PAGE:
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Ten Times Commercializing Ministry Is Condemned

Mar 21, 2023 — Jon Here

The Bible has a lot to say about greed and love of money. Almost all Christians know it should be avoided. But how about misuse of money in ministry? While a more specific subcategory, the Bible too has much to say on this topic. It isn’t limited to those who sell ministry either, but also those who offer to buy it. Here are ten passages that condemn commercializing ministry.

Expecting payment

When Jesus said “freely you received, freely give” (Matt 10:8) when he sent out his disciples to proclaim the gospel, the obvious implication is that ministry should not be sold. But there are also specific examples of times it was sold, and condemned.

1. The Super Apostles

In 2 Corinthians Paul responds to the “super apostles” who were not just leading the church astray but were also peddling God’s Word, exchanging their teaching for money. Unlike the super apostles, Paul never charged for ministry (2 Cor 11:7), he only accepted voluntary financial support (Phil 2:18).

For we are not like so many others, who peddle the word of God. On the contrary, in Christ we speak before God with sincerity, as men sent from God.

2 Cor 2:17

While many translations like to constrain Paul’s condemnation by appending “for profit” (implying non-profit sale of teaching is ok), such additions are not from the original text.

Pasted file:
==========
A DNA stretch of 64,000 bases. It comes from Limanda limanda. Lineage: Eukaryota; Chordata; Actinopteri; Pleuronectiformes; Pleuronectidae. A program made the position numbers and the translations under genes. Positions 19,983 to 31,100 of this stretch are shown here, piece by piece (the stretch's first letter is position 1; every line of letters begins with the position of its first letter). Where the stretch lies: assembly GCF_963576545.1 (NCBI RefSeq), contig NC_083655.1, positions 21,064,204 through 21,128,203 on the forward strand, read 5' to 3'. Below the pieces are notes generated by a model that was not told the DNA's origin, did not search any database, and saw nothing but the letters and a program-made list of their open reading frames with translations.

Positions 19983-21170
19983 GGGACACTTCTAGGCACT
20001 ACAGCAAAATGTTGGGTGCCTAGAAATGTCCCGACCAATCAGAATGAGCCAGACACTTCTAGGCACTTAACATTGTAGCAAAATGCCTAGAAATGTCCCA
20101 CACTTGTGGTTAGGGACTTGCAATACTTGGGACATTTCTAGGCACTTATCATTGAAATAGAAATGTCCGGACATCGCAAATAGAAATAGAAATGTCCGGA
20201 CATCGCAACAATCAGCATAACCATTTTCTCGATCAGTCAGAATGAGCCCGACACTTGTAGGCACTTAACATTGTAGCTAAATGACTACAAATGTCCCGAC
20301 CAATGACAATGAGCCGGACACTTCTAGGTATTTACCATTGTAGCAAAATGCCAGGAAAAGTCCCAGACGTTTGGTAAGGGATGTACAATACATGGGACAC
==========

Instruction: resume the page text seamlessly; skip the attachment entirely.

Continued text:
2 Corinthians 2:17 — Commercializing the Word of God

Is it ok to sell God's Word if you have good motives? That seems to be what some Bible translations imply, but it couldn't be further from the truth.

2. Micah condemns the corrupt leaders

The leaders, priests, and prophets of Israel did many abhorrent things in the time of Micah the prophet. But included in that list is charging for ministry.

Micah 3:11 (BSB)

Most of their practices would be abhorred today, such as judges taking bribes. Yet most Bible translations read the action of the priests as simply charging for their teaching, which is common practice today outside of Sunday services.

Micah 3:11 — Selling Truth

Micah had a message for Israel's leaders, and he has one for us as well.

3. Eli’s sons want the best meat

Priests in the temple were supposed to be provided for by receiving some of the food offered at the temple after it had already been sacrificed to God (Num 18:8-20). Eli’s sons, however, decided that they wanted to eat the meat before it had been sacrificed, effectively requiring payment from those who came to worship God.

1 Sam 2:15-17 (BSB)

Accepting payment

Some people explain that the reason why they sell ministry is because people would often offer to pay for it anyway, believing this would be appropriate since they also pay for everything else in their life, like shopping and servicing their car. However, this too is condemned.

4. Gehazi cursed with leprosy

There is a story in Kings about an army commander called Naaman who had leprosy, and Elisha the prophet instructed him on how to be miraculously healed. Naaman was very grateful and responded as follows:

2 Kings 5:15-16 (BSB)

While Elisha refused payment for ministry, his servant Gehazi thought this was foolish. Why not accept compensation if it is offered? What’s the harm in that? So he ran back to collect the payment and was cursed with leprosy as punishment (2 Kings 5:27).

Offering payment

While the Bible condemns charging for ministry it also condemns offering to buy it.

5. Simon wants to wield the Holy Spirit

Simon was amazed at the ministry of the apostles, and especially how God granted his Spirit to people they ministered to. Rather than become part of that ministry through sincere means, he thought he could obtain it with money.